Fox News Article Leads to Harassment of Jack Shainman Gallery and Dread Scott
"It points out how fragile and tenuous my life is," the artist says.
New York’s Jack Shainman Gallery and artist Dread Scott received a round of menacing phone calls and emails, including one that expressed a hope that the artist would be murdered, after Fox News published a story last week with the title “Art gallery stands by anti-police violence flag in wake of deadly Dallas shooting.”
Following the police shootings of Philando Castile and Alton Sterling, Scott hung a banner reading “a man was lynched by police yesterday,” outside the gallery on July 8. The artwork updates a Civil Rights–era flag that the NAACP used to call attention to lynchings in the late 1930s; Scott added the words “by police” this time around.
Fox’s un-bylined article cites “renewed criticism” of the banner in the wake of the July 7 murder of five police officers in Dallas. It quotes Patrick Lynch, president of the Policemen’s Benevolent Association, who said, “This so-called ‘art project’ is based upon a lie and perpetuates a falsehood about police officers and their use of force.”
The day the story ran, Scott received an email stating: “I hope someone lynches you. You are not an artist you’re a piece of shit.”
“I never get used to threats and I don’t accept them,” Scott told artnet News by phone, “but it is part of the job description. We live in a profoundly polarized world where a very few control the wealth. When you call out the defenders of a system based on exploitation and oppression, they react.”
Scott has long addressed injustice in his work, focusing on issues like police brutality and mass incarceration. In an article for Creative Time Reports, he called for “a world that doesn’t need cops to enforce an unjust, exploitative, and racist order.” In a project planned for 2017, he will enlist hundreds to participate in a reenactment of an 1811 slave uprising, partly to raise awareness of a little-known historical event, but also as a metaphor for liberation.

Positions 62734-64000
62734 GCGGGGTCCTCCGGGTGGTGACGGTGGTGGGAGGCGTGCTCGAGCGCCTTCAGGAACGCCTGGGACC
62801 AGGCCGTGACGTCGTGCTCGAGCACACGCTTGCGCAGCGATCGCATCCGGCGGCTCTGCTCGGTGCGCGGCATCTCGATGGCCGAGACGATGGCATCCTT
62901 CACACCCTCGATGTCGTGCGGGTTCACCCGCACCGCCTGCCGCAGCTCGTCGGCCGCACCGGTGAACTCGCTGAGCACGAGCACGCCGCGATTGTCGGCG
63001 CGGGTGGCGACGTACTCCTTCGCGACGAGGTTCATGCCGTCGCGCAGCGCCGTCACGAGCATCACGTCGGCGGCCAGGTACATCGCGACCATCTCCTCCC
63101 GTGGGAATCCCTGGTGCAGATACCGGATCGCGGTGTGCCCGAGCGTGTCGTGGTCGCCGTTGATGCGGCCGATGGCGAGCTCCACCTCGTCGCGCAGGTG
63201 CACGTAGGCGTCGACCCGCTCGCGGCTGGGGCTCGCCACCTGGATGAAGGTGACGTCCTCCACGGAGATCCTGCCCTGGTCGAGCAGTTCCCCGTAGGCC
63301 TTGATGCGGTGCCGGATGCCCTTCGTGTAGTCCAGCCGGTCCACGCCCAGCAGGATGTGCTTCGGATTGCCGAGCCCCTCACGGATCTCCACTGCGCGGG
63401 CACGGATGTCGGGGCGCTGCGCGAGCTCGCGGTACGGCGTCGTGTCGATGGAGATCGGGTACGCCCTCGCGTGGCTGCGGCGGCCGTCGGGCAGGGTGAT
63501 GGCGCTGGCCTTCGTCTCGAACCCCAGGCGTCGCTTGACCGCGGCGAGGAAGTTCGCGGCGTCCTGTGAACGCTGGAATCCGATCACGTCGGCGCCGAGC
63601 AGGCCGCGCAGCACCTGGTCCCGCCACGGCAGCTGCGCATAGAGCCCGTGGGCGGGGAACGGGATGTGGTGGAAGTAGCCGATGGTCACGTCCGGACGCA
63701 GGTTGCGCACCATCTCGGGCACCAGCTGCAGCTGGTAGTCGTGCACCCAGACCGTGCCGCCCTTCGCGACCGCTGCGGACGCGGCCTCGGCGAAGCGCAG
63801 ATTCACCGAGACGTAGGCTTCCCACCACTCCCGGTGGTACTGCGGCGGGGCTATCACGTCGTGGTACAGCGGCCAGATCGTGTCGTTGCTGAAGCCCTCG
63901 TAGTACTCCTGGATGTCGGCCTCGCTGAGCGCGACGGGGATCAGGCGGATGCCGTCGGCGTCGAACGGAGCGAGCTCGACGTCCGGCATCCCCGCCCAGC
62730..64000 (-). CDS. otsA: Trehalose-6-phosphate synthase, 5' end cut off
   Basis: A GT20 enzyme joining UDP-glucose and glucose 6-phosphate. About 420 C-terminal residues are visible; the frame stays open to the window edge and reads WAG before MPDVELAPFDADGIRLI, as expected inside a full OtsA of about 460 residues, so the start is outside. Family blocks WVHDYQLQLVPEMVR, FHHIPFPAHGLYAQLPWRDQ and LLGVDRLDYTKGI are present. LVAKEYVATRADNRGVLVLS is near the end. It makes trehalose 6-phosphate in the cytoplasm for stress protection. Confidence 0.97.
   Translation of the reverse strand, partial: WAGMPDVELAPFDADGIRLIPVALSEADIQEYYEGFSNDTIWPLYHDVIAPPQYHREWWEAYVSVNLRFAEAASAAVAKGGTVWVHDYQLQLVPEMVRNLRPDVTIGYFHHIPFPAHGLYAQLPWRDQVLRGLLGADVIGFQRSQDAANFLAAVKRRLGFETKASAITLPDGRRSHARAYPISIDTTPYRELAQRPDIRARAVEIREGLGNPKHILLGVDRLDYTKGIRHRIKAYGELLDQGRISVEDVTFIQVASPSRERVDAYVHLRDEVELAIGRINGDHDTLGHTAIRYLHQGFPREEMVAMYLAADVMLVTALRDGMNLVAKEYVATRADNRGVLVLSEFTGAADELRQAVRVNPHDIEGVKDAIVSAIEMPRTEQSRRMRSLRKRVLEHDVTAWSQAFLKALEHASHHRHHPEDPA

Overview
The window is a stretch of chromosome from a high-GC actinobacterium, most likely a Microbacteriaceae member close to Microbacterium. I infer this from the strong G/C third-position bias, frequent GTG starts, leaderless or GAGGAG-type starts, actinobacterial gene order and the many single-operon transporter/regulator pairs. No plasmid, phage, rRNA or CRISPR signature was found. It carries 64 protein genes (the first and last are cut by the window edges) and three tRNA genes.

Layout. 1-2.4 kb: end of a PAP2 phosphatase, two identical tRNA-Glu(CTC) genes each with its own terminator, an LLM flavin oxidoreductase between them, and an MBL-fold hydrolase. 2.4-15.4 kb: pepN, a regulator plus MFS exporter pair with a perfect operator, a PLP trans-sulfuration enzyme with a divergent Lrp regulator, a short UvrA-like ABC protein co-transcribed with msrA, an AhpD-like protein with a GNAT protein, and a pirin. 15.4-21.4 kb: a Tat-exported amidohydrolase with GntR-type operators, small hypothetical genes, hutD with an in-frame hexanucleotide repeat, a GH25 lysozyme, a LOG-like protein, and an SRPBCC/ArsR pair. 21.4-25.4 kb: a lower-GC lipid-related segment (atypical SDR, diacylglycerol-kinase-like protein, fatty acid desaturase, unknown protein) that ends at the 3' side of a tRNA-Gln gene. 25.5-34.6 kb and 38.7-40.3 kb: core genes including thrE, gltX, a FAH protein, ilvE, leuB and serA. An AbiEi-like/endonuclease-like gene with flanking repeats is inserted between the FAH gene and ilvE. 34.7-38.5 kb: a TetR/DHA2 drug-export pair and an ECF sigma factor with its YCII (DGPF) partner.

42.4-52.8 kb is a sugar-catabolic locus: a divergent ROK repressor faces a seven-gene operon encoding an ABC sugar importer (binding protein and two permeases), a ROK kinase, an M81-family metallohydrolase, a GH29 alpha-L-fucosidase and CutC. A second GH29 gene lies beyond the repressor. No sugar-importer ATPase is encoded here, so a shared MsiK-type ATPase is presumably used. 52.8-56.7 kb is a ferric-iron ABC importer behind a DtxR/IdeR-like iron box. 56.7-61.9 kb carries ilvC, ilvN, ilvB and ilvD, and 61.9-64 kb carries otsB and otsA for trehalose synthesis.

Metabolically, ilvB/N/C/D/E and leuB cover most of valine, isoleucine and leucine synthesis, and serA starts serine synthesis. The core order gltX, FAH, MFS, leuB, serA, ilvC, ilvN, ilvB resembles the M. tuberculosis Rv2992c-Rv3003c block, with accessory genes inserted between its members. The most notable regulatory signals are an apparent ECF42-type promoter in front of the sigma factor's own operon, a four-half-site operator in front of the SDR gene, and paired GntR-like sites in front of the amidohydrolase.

“The police have taken over the role of lynch mobs,” Scott said, “and when this particular person sees that pointed out, he says, basically, ‘We need to wind the clock back, and you should be killed, complete with torture, as a message to the other uppity Negroes.’” He continues, “It points out how fragile and tenuous my life is.”
It’s not the first time Scott has been threatened. One of his early works invited gallerygoers to tread on an American flag. After showing it at the School of the Art Institute of Chicago in 1989, the artist received death threats against him and members of his family.
“I hope that I don’t get killed this time around,” Scott said. “I’ve got a 19-year-old son I want to see grow up. To think that I could miss out on that, and that he could miss out on having a father, and that my wife could miss out on having a partner because of the ideas I express, it hurts. But it’s not about me. It’s about changing the world that has monsters in it and that grinds people up.”
On Monday, July 11, gallery director Joeonna Bellorado-Samuels told artnet News in a telephone interview that the gallery’s phone began to ring off the hook. Many callers simply hung up. Others profanely criticized the banner and the gallery.
“The tone was that of people who do crazy things,” Bellorado-Samuels said.
Emailers called the gallery staff and the artist “morons” and “pigs,” and many expressed the hope that the police would be unresponsive should the gallery be in need. One read: “Just another piece of racist crap. You call this art, maybe if you are strung out on drugs, but to a normal person, it is garbage.” Another stated: “You are all one collective piece of shit. If you ever dial 911, you are also hippocrites.” One included the declaration that ““ALL LIVES MATTER!!!”
Bellorado-Samuels said the NYPD’s Community Affairs Bureau alerted local officers, who regularly drove by to check up on the staff. While the officers she spoke to weren’t pleased with the banner, she said, they did have a respectful conversation with her about it.
As soon as the story receded from the lead spot on Fox News’s website, Bellorado-Samuels said, the calls and emails subsided, although the staff also received this email: “You will have blood on your hands for flying that flag but people like you live on publicity, and to you, there’s no such thing as bad publicity or fanning a fire. I hope God forgives you.”
Fox News did not immediately respond to artnet News’s request for comment on the harassment.
The gallery removed the banner after the landlord threatened legal action, saying that the nails used to secure it to the building’s façade could result in structural damage and violated the terms of the gallery’s lease.
Despite the setback, the banner will rise again, this time under the auspices of Cleveland nonprofit venue SPACES, which will display the flag at the record and book store Young Kings this week, during the Republican National Convention, no less.
“When galleries step out to do the right thing, it’s important that people have their back,” Scott said. “The flag becomes a dividing line—which side are you on?”
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